The European Parliament has adopted new regulations for in vitro diagnostic medical devices and medical devices to enhance public health and patient safety.
Proposed by the European Commission in 2012, the new regulations are meant to ensure the safety and performance of all medical devices.
The three existing directives on medical devices will now be replaced by the two new regulations, which are set to provide improved market surveillance, traceability, transparency and legal certainty for producers, manufacturers and importers.
High-risk devices such as implants will be under tighter control and will require consultation of a pool of experts at European Union (EU) level.
Controls on clinical trials and bodies with authority to approve the marketing of devices will also be tightened and certain previously unregulated aesthetic products, such as coloured contact lenses, will also be addressed.
In addition, a new system for risk classification in accordance with international guidelines will be applied to in vitro diagnostic medical devices.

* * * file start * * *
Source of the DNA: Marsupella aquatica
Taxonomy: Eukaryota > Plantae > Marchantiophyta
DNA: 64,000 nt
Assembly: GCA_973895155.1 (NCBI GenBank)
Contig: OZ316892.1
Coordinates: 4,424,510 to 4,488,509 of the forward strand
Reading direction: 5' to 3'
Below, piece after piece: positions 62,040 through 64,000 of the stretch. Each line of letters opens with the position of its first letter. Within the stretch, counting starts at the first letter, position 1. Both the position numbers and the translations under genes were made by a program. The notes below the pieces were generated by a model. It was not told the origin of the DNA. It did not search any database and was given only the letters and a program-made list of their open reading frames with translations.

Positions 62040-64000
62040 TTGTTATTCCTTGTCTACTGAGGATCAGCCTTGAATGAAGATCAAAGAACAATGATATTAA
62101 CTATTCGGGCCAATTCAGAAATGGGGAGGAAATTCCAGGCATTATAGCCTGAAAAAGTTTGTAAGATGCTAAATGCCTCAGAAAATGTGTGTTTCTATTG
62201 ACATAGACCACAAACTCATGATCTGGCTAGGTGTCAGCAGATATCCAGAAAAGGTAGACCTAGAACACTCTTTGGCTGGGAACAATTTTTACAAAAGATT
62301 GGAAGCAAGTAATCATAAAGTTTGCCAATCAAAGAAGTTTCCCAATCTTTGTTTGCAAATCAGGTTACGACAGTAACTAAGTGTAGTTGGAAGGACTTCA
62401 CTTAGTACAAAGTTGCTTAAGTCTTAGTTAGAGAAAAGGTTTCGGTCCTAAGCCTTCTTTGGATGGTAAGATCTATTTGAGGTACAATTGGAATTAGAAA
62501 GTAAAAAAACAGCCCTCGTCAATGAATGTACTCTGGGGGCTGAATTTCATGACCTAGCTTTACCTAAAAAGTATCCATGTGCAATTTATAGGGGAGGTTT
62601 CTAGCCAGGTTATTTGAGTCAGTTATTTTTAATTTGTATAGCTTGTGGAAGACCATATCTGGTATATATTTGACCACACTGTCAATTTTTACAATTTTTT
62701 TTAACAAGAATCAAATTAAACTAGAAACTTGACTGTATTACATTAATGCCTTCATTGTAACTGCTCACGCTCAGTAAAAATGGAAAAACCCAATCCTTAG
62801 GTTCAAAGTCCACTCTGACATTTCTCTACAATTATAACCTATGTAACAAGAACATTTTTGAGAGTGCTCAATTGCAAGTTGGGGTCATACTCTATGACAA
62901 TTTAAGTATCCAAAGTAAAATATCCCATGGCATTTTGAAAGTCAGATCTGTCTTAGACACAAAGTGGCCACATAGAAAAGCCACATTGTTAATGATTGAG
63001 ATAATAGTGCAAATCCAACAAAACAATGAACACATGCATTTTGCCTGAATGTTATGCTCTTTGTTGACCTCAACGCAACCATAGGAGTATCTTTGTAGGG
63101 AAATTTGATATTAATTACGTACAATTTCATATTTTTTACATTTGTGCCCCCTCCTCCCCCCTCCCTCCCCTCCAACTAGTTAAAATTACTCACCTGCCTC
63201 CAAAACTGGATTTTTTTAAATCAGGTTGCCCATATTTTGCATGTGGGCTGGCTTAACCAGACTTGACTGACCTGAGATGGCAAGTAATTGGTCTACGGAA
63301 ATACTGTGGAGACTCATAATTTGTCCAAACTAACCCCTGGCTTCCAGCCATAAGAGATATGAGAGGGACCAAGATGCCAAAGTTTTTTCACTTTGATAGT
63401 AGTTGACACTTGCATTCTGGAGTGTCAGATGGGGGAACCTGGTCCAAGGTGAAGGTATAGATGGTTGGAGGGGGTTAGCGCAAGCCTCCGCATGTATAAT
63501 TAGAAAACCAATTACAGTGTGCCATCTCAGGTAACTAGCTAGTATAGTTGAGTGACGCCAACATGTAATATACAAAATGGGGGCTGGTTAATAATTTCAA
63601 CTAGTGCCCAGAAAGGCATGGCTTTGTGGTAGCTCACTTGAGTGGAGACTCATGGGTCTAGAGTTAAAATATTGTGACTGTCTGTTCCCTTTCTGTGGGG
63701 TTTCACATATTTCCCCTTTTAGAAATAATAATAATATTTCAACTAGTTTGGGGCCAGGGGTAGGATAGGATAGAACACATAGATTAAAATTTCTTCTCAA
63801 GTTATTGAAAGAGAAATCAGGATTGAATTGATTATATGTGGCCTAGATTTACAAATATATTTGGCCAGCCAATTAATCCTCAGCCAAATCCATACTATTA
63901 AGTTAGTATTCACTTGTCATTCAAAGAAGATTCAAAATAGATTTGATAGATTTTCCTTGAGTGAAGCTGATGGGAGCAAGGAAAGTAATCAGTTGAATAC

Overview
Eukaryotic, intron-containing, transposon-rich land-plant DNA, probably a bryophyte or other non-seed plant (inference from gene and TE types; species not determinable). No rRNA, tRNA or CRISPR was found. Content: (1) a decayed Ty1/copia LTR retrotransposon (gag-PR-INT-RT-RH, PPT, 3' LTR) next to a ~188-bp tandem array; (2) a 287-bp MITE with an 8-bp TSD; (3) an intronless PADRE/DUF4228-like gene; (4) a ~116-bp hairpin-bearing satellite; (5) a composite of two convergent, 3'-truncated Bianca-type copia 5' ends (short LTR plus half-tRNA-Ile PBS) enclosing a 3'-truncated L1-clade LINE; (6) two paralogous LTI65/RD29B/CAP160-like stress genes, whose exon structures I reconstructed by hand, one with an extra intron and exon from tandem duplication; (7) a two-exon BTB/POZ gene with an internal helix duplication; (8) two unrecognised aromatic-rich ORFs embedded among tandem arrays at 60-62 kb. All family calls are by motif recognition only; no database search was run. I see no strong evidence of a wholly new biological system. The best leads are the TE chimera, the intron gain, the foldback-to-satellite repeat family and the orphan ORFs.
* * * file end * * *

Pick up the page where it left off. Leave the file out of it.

The new regulations include patient benefits, such as an EU database on medical devices (EUDAMED) with a live picture of all the EU market products, a new device identification system, an implant card with details on implanted medical devices and financial coverage.
They will also cover security and regulatory certainty of drug-device combination products, nanoscience, tissue engineering, personalised medicine and genetic tests.
The new rules will be applicable after three years of official publication for medical devices and after five years for in vitro diagnostic medical devices.